Your Franciscan way of life begins in, is nurtured on, and blossoms out of your Franciscan meeting. This is your community life. Only for a good and acceptable reason should you skip a regular meeting. There are times, such as health problems and family matters, that you skip a regular meeting.
We all owe it to God, St. Francis, and our brothers and sisters of our fraternity to be present at the meetings.

The meeting begins with Mass
Members attend Mass if possible as a community. They sit together during Mass if possible, showing that they are a community, wearing their Tau Cross.

Social time
Usually lasts about half-an-hour
Members share in providing the food and drink.
Give to the Common fund

Liturgical Hours; With a correct Format for reading the Liturgy of the Hours.
This is important prayer time. The reading of the “Liturgical Hours” is the daily prayer of the Order
and should be a prayerful time with intercessions for members and others who are in need of prayers.

The order of old and new business
A brief time is spent on old and new business
The reading of the minutes and treasury is unnecessary because it was reported in the newsletter of the month.
E.g. Discussion of retreats, days of reflection or recollection.
A discussion of the fraternities apostolates.

Ongoing Formation
This is time of great reward for the fraternity members. It is the most important part of the Franciscan meeting.
A group discussion lead by the Formation Director is a time for fraternity interaction.

Closing prayers

Candidate Formation
Formation of candidates is best to take place after the meeting. If it is at another time during the month
it may be difficult to arrange a time for all the candidates.

The Rule and Eucharist


by Lester Bach OFM Cap

The SFO Rule and Constitutions provide insights about the role of the Eucharist in Franciscan life.
Let them participate in the sacramental life of the Church, above all the Eucharist. Let them join in liturgical prayer in one of the forms proposed by the Church, reliving the mysteries of the life of Christ (SFO Rule #8)

The brothers and sisters should love meeting God as His children and they should let prayer and contemplation be the soul of all they are and do. They should seek to discover the presence of the Father in their own heart, in nature and in the history of humanity in which His plan of salvation is fulfilled. The contemplation of this mystery will dispose them to collaborate in this loving plan. (Constitutions – Article 11.3)

The Eucharist is the center of the life of the Church. Christ unites us to himself and to one another as a single body in it. Therefore, the Eucharist should be the center of the life of the fraternity. The brothers and sisters should participate in the Eucharist as frequently as possible, being mindful of the respect and love shown by Francis, who, in the Eucharist, lived all the mysteries of the life of Christ (Constitutions-Article 14.2)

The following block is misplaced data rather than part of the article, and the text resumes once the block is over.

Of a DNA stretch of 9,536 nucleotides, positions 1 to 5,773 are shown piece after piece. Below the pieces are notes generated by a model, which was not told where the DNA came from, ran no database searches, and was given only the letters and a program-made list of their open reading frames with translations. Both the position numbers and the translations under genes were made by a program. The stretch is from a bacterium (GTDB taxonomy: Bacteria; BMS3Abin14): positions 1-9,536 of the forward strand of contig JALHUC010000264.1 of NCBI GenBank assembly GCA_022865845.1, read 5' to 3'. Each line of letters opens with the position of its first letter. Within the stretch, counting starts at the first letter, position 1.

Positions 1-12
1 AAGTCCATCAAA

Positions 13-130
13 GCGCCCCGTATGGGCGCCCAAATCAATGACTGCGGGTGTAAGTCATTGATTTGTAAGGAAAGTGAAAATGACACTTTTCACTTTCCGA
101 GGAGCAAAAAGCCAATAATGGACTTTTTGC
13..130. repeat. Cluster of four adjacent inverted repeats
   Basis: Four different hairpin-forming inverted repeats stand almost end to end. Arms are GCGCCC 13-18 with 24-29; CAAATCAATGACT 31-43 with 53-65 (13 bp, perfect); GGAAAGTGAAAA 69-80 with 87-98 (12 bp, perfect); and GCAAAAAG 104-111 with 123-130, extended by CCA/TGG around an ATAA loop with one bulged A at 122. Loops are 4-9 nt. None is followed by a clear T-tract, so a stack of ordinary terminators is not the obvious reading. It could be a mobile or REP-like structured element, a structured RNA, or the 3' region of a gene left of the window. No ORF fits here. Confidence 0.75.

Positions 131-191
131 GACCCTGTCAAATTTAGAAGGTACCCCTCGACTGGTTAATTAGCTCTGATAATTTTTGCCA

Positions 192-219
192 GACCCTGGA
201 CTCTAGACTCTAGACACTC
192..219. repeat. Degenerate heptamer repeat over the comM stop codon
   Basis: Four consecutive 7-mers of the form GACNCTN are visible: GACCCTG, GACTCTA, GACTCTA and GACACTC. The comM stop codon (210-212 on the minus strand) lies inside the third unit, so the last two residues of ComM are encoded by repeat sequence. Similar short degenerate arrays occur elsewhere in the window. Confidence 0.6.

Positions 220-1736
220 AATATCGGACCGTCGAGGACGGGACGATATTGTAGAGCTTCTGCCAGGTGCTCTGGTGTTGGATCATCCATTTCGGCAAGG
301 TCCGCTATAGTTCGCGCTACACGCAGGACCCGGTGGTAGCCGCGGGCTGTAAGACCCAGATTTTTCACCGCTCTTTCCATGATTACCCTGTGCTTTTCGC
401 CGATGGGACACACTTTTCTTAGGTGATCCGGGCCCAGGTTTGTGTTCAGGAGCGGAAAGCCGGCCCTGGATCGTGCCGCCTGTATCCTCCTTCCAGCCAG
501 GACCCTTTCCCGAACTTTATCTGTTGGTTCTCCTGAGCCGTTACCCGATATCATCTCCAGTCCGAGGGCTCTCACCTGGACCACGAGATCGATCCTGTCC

1- The Eucharist is the center of the life of the Church. Franciscans belong to the Church. The Eucharist is the center of Church life of which Franciscans are a part. All Catholics recognize the Eucharist as the center of their lives. Why? Because of Christ’s real presence in the Eucharist and the proclamation of the gospel Word.

Catholics are called to active participation in the Eucharist. At Mass, we are an assembly of believers called to be a community joined in the praise and worship of God. (United States Catechism for Adults – USCCB – Page 225)

Our lives reflect the influence of this sacred meal. There are a number of meal stories in the New Testament. Prayerful reading shows Jesus not only teaching but also pointing out ways to live. When Jesus spoke/acted at meals, he asked his friends to imitate him. (E.g. servant leadership in John 13:3-17. Other meal lessons can be found in Luke 5:27-32, Luke 14:1-6 Matthew 26:6-13 and other texts).

2- The SFO Rule focuses on Christ: following the example of St. Francis of Assist, who made Christ the inspiration and the center of his life with God and people. Christ the gift of the Father’s love, is the way to him, the truth into which the Holy Spirit leads us, and the life he has come to give abundantly (SFO Rule #4).

Catholics are expected to let the Gospel infiltrate their lives, attitudes, judgments, relationships and perceptions. Franciscans have a special call to make the Gospel come alive in their lives.

3- A fraternity Eucharist for special occasions (Profession, jubilees, and special feasts) seems realistic. But generally we are called to participate with the larger Church (parish). E.g. Profession at a parish Eucharist could give witness to the parish of our commitment
to the Franciscan way of life.

Church celebrations help us realize that we are not in this ministry alone nor in isolation. We have professed a Rule that requires us to bring our Franciscan spirit to the Church and the world. We need to be present to both the Church and the world to achieve this goal. Frequent participation to parish Eucharistic celebrations will help us fulfill the Rule and Constitutions.

4- Eucharist deepens our sense of sacrifice is doing what is holy. Doing what is holy requires the same loving self-giving that Jesus shows on the cross. Working within the fraternity and the larger Church community, we do what is holy and give flesh to the gospel vision of Jesus in our world. Without the Church, the SFO would not exist. Francis’ dedication to the Eucharist and the Church changed his life. The Rule challenges us to a similar daily conversion! (cf. SFO Rule #7)

5- Ongoing formation should be a major part of the regular gathering. It offers practical ways and means for members to influence the world by living the SFO Rule. Good interaction about how to live the Franciscan way of life is an important ingredient of the regular gatherings.

While the Liturgy of the Hours is important, using a variety of prayer forms at gatherings can offer models for prayer. A fraternity can begin to die when it lacks growth and/or increased dedication to our Franciscan way of life. Wise use of ongoing formation and prayerfulness can keep this from happening.

Christ came to take away our sins, not our minds.